if(digitalRead(Left_Button)==0)Last_Value=0;

//// 5 Seconde Delay Routine (500ms x 10 Times)
for(int x=0;x<10;x++)
{
if(x%2==0){digitalWrite(Led1,HIGH); digitalWrite(Led2,LOW); }
else{digitalWrite(Led1,LOW);digitalWrite(Led2,HIGH);}
delay(500);
}
////////

Motor(Speed2,Speed2);

while(digitalRead(Right_Button)==1 && digitalRead(Left_Button)==1){ // When no button is pushed.

//// Line Sensor Control Function ////
if(analogRead(Line_Sensor)<45) // Analog Reading from 45/1024 level.
{
delay(15); // Extra delay threshold for not seeing thin scratches!
if(analogRead(Line_Sensor)<45) // Analog Reading from 45/1024 level.
{
Motor(-Speed2,-Speed2);
delay(150); // 150mS Retreat
Motor(-Speed2,Speed2);
delay(200); // 200mS Turning
Motor(Speed2,Speed2);
}

}
////////////////
//// Opponent Sensor Control Functions, 3 sensor 3 If statement ////
else if(digitalRead(Front_Op_Sensor)==1) // If Front sensor sees opponent
{
Motor(Speed2,Speed2); // Both Motors full speed forward.
Last_Value=1;
}
else if(digitalRead(Left_Op_Sensor)==1&&digitalRead(Right_Op_Sensor)==0) // If Left sensor sees opponent
{
Motor(-Speed2,Speed2);
Last_Value=0;
}
else if(digitalRead(Left_Op_Sensor)==0&&digitalRead(Right_Op_Sensor)==1) // If Right sensor sees opponent
{
Motor(Speed2,-Speed2);
Last_Value=2;
}

//// If no data is received from any sensor, we finally look at the Last_Value variable.
////With this Last_Value variable, all we do is give a value to the Last_Value variable in that function,
///if the last data came from a sensor. We also enable it to remember the last sensor status with the following functions.

else if(Last_Value==0)
{
Motor(-Speed2,Speed2);
}
else if(Last_Value==1)
{
Motor(Speed2,Speed2);
}
else if(Last_Value==2)
{
Motor(Speed2,-Speed2);
}
}
// It will enter this part only when the while loop is broken. (When any button is pressed to stop the robot while it is running.)
delay(100); // That delay is passed when again button is pressed main routine break from while. Used for debouncing button.
while(digitalRead(Right_Button)==0 || digitalRead(Left_Button)==0);
delay(100);
}

Questions about Arduino Code?

Have any questions about the code? Ask in the comments.

Video of Micro Sumo Robot & Code

You can watch the uncut video of the above code below. When the mechanics and electronics are compatible with each other, it is quite possible to get good results even with such a simple code.

As you will see, the robot is fast and agile, so there are situations where my hands cannot reach the robot. 🙂

Development of Micro Sumo Robot, Going Further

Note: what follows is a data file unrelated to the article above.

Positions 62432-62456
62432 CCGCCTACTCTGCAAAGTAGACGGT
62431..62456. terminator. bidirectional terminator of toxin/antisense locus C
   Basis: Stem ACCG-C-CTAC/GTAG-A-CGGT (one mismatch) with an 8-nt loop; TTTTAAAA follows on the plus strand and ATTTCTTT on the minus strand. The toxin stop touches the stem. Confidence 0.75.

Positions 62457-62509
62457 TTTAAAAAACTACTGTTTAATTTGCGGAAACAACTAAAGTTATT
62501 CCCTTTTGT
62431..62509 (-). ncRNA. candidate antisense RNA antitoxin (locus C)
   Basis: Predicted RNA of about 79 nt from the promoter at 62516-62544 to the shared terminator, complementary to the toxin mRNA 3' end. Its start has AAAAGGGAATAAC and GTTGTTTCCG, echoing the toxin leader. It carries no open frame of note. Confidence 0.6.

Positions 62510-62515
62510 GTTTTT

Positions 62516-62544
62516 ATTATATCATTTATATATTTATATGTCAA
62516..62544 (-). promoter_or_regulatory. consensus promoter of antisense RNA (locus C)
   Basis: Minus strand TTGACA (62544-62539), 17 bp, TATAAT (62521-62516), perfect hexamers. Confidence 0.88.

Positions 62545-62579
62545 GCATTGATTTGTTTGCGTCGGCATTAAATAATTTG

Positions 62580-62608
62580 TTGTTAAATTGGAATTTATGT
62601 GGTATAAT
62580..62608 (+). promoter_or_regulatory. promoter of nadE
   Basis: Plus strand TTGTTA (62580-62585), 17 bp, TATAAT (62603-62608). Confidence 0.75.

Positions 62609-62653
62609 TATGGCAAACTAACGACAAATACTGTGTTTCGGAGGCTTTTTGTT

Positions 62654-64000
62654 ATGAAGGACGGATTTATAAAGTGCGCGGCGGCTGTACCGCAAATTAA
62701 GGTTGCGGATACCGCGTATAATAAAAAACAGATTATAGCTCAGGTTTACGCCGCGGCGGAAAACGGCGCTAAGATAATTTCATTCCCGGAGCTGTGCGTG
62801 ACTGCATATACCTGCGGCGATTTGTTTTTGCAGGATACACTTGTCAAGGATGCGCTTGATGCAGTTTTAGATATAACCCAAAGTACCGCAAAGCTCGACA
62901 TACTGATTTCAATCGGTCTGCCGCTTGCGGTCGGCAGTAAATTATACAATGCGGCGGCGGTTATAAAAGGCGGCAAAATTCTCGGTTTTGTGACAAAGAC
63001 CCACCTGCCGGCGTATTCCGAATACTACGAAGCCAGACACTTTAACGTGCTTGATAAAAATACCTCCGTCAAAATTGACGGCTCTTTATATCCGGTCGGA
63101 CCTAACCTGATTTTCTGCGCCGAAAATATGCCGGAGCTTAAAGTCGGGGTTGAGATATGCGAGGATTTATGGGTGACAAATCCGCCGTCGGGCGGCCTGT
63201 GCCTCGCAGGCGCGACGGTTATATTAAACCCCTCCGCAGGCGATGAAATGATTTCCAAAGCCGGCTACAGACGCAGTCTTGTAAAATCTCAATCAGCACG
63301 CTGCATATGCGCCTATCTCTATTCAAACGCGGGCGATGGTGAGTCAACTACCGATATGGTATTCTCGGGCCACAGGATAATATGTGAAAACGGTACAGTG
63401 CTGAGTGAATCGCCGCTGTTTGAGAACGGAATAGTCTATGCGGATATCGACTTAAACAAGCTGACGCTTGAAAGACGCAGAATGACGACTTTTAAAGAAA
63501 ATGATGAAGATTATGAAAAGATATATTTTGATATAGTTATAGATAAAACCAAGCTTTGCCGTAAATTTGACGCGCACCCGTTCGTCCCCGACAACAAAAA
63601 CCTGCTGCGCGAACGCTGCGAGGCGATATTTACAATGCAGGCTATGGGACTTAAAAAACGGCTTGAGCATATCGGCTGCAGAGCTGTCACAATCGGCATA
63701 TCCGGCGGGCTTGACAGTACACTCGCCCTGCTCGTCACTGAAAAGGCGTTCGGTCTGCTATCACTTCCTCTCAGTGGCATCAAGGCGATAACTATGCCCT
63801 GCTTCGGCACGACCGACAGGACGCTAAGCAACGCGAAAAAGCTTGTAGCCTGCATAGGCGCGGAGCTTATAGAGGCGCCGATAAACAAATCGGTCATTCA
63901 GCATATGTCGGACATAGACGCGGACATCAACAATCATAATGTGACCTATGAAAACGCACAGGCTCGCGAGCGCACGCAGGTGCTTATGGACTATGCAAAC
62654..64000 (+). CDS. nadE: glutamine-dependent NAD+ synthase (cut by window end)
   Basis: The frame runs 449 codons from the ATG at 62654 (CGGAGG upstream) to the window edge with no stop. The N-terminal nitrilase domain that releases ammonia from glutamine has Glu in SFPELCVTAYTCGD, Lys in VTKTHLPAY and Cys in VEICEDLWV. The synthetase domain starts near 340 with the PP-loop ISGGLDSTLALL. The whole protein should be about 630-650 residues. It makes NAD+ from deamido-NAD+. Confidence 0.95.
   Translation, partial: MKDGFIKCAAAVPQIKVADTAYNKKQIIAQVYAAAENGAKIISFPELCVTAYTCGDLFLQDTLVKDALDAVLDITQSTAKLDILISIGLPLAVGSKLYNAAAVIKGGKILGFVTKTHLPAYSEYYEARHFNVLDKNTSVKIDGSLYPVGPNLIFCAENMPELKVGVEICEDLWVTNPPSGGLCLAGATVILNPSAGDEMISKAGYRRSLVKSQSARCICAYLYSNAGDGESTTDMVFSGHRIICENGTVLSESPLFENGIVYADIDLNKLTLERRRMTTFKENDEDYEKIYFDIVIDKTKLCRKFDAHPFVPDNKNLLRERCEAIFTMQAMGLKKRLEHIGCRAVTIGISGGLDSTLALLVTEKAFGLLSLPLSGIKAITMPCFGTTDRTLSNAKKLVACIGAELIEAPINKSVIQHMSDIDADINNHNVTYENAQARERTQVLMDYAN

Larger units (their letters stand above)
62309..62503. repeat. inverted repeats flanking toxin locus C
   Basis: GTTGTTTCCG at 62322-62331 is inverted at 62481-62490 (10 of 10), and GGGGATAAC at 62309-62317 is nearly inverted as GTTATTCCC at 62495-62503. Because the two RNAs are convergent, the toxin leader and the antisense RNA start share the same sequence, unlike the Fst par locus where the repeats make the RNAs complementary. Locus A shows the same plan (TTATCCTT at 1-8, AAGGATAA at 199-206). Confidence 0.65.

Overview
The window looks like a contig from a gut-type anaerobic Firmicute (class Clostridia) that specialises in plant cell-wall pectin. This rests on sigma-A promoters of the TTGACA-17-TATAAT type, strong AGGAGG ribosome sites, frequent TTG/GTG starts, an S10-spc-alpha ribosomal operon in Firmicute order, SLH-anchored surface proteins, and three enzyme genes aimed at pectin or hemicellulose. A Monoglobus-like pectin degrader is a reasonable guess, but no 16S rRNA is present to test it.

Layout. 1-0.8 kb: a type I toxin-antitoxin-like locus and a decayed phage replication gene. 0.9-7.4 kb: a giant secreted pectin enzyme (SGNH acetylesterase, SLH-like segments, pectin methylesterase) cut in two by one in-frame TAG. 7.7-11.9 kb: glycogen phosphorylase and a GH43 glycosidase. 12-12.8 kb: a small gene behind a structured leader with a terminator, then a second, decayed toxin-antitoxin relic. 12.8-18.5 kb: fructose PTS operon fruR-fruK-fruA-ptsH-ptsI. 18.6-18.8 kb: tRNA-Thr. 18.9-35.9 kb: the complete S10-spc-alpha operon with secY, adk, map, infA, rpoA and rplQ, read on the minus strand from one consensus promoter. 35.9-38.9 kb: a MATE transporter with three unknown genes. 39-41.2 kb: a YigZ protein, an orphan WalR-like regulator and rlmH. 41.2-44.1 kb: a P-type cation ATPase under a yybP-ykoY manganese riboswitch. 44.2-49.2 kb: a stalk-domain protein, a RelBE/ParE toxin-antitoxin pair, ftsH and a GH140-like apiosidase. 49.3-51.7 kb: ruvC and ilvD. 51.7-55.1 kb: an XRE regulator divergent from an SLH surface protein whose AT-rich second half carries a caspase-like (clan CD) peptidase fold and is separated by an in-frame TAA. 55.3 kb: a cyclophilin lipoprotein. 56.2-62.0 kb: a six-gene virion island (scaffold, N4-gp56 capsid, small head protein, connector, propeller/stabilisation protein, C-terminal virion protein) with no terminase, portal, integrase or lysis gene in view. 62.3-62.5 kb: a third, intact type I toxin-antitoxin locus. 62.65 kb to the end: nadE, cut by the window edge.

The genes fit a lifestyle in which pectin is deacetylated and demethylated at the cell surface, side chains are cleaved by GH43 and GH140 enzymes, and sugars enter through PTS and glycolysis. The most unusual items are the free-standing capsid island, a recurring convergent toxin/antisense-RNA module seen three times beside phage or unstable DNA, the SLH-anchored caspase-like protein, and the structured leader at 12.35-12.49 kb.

Here some extra modifications, developments can be made

  1. Adding Start Module (Microstart) to robot
    For this you may use few extra IO pins of XMotion Micro Board. I am sharing the table of free pins on the right. There are many pins available for making connections. You can get the power line (5V) connections from the 4 x 5V and GND pins on the bottom of the board. (If soldered, you may need to solder wires in parallel)
  2. Adding other start tactics like zigzag.
    You can add different rotation angles or routines. You can also use the sensors as a button to do this at the time of start-up. (For example, pressing the button while the right sensor sees your hand may mean zigzag, but just pressing the button may mean turn right and start)
    For this type of update, it’s helpful to know how far your micro sumo robot has covered in how long. For example, how far does the robot go in 100 milliseconds? Or how many milliseconds should be delayed for a 90 degree turn? To answer these questions, you should study the project well. Don’t be afraid to test and try.
  3. Adding different “hunt” modes
    In the code above, the robot makes its turns according to the last sensor data it saw. And since the detection range of the JS40F sensor is longer than the entire dohyo diameter, there is no detection problem from far. But instead of turning, robot can go forward and scan from a different point, or it can scan dohyo with “star” or “square” moving routines.
  4. Adding Bluetooth Control
    Bluetooth module can be added for IOT features, phone control or online robot tournaments, robotics competitions. If you want to add it, you can make Bluetooth module RX-Tx pins 0 and 1 hardware serial or any two pins with software serial (must be tested). For example applications, you can google “the use of Bluetooth with Arduino Leonardo”. (The XMotion Micro board that we are using is an Arduino Leonardo based controller.) The HC06 module can be used successfully.

Free pins of XMotion Micro Controller

These are extra free pins that can be used for development of robot. But remember, for microsumo; your robot weight must be under 100 grams! (XS1 Micro sumo weight is 94 grams.)

PinDefinitionI/O TypeSignal Type
A4FreeInput or OutputDigital & Analog
A5FreeInput or OutputDigital & Analog
D0FreeInput or OutputDigital
D1FreeInput or OutputDigital
D2FreeInput or OutputDigital
D3FreeInput or OutputDigital
D7FreeInput or OutputDigital

My Final Recommendations

Always clean the wheels! Clean them with alcohol or cologne-based wet wipes. Clean wheels greatly affect the robot’s operation, speed and pushing force.

Battery must be fully charged. Keep the robot fully charged using the charging module that comes with the micro sumo robot. The charged battery will last 5-10 minutes in full operation. However, you can keep the robot ready at maximum efficiency by connecting your robot to the charger after each encounter.

Take the first test in your hand, not in dohyo. Start the robot by holding it from behind, while the sensors should be on. (Sensors may be affected by surrounding objects, walls, please check)